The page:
At home, I have three cats and I’ve always wondered the significance of their purring. I always thought that it meant that they were content or comfortable in a situation but that might not necessarily be true. Researchers are finding new answers to this question. First off, how exactly do cats purr? Today, researchers have the theory that it begins in the brain. Purring is, “A rhythmic, repetitive neural oscillator sends messages to the laryngeal muscles, causing them to twitch at the rate of 25 to 150 vibrations per second (Hz)”. (Stuart). This is a large range of frequency that can actually be beneficial to cats. Researchers have seen that this range could promote self healing and improve bone density (Scientific American). With this new and interesting discovery, humans could maybe get a sense of how to improve our own bones. It is also thought that since cats spend so much time conserving their energy by sleeping, purring provides “a low energy mechanism that stimulates muscles and bones without a lot of energy” (Scientific American). So, there may actually be a reason that cats sleep most of the day; they need to conserve energy. It also leads to show why cats purr during stressful or vulnerable times to self-heal themselves. Researcher Elizabeth von Muggenthaler of the Fauna Communications Research Institute in North Carolina (FCRI) was the first to realize that self healing might be one of the main reasons that cats purr (Stuart). Cats have also proved to have better bone and muscle health compared to other domestic animals, like the dog (Scientific American). As a cat owner, I found it really interesting to find out that a cat’s purr is more significant then just showing affection. I never would have thought that their purr could be so important to their health. Next time I hear one of my cats purr, I will know that they are potentially healing themselves. Although it is still not exactly known why cats purr, it is thought that cats do not only purr just to show that they are content, they may also purr in stressful situations and use purring to heal.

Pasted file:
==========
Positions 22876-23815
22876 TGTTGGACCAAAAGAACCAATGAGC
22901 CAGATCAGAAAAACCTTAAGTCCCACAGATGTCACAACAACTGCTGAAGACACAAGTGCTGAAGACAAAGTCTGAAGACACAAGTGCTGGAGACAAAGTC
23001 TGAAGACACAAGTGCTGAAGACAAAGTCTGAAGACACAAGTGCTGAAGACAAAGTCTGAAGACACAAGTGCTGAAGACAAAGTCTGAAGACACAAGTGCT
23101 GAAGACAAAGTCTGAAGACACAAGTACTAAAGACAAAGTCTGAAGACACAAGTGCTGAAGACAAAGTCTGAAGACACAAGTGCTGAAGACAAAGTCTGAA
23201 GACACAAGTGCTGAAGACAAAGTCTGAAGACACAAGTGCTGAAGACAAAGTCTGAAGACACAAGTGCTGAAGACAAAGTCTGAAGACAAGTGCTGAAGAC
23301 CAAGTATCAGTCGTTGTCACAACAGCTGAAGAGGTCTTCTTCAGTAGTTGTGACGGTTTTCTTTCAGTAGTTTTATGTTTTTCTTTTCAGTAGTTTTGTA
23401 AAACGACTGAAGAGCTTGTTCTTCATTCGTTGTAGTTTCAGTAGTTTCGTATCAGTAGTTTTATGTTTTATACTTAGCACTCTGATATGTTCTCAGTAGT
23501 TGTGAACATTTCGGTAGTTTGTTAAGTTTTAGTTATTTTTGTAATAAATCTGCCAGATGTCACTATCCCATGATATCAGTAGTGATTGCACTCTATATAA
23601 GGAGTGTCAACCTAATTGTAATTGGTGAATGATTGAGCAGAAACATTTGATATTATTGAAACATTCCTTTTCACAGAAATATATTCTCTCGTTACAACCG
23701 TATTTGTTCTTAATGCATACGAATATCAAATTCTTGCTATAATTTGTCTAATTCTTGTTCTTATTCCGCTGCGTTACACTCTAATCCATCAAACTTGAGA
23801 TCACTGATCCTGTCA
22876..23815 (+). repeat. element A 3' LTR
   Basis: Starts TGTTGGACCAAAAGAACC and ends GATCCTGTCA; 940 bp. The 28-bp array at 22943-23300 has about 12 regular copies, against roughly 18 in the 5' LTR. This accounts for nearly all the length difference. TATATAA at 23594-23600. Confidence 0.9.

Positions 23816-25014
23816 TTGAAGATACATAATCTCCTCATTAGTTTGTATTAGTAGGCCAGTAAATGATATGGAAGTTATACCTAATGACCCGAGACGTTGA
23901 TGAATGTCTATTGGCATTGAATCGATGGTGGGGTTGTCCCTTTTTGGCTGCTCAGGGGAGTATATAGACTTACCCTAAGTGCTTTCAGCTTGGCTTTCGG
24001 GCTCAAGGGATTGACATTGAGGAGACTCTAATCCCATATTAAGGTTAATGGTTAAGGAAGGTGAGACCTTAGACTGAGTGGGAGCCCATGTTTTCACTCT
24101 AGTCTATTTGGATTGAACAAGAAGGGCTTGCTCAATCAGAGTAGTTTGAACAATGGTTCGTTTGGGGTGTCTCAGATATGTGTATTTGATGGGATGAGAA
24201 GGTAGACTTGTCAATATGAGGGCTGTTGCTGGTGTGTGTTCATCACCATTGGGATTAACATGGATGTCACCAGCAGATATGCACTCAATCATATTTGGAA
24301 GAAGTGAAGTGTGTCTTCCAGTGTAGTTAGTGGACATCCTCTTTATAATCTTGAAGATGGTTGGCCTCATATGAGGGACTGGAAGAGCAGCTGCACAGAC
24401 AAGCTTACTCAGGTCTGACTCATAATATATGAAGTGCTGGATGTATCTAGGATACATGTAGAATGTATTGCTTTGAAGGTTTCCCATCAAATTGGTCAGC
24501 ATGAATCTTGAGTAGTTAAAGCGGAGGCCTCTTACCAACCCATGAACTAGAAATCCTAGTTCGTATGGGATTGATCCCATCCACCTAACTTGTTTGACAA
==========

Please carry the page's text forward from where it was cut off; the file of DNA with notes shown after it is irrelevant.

Other interesting facts about cats who purr: “Cats that purr, such as mountain lions and bobcats, can’t roar, however. And cats that roar, such as lions and tigers, can’t purr. The structures surrounding their voice box (larynx) aren’t stiff enough to produce a purr” (Stuart).
“Why Do Cats Purr?” Scientific American. Scientific American, Inc., 3 Apr. 2006. Web. 18 Sept. 2014. <http://www.scientificamerican.com/article/why-do-cats-purr/>.
Stuart, Annie. “Why Cats Purr.” WebMD. 21 Apr. 2012. Web. 18 Sept. 2014. <http://pets.webmd.com/cats/features/why-cats-purr>.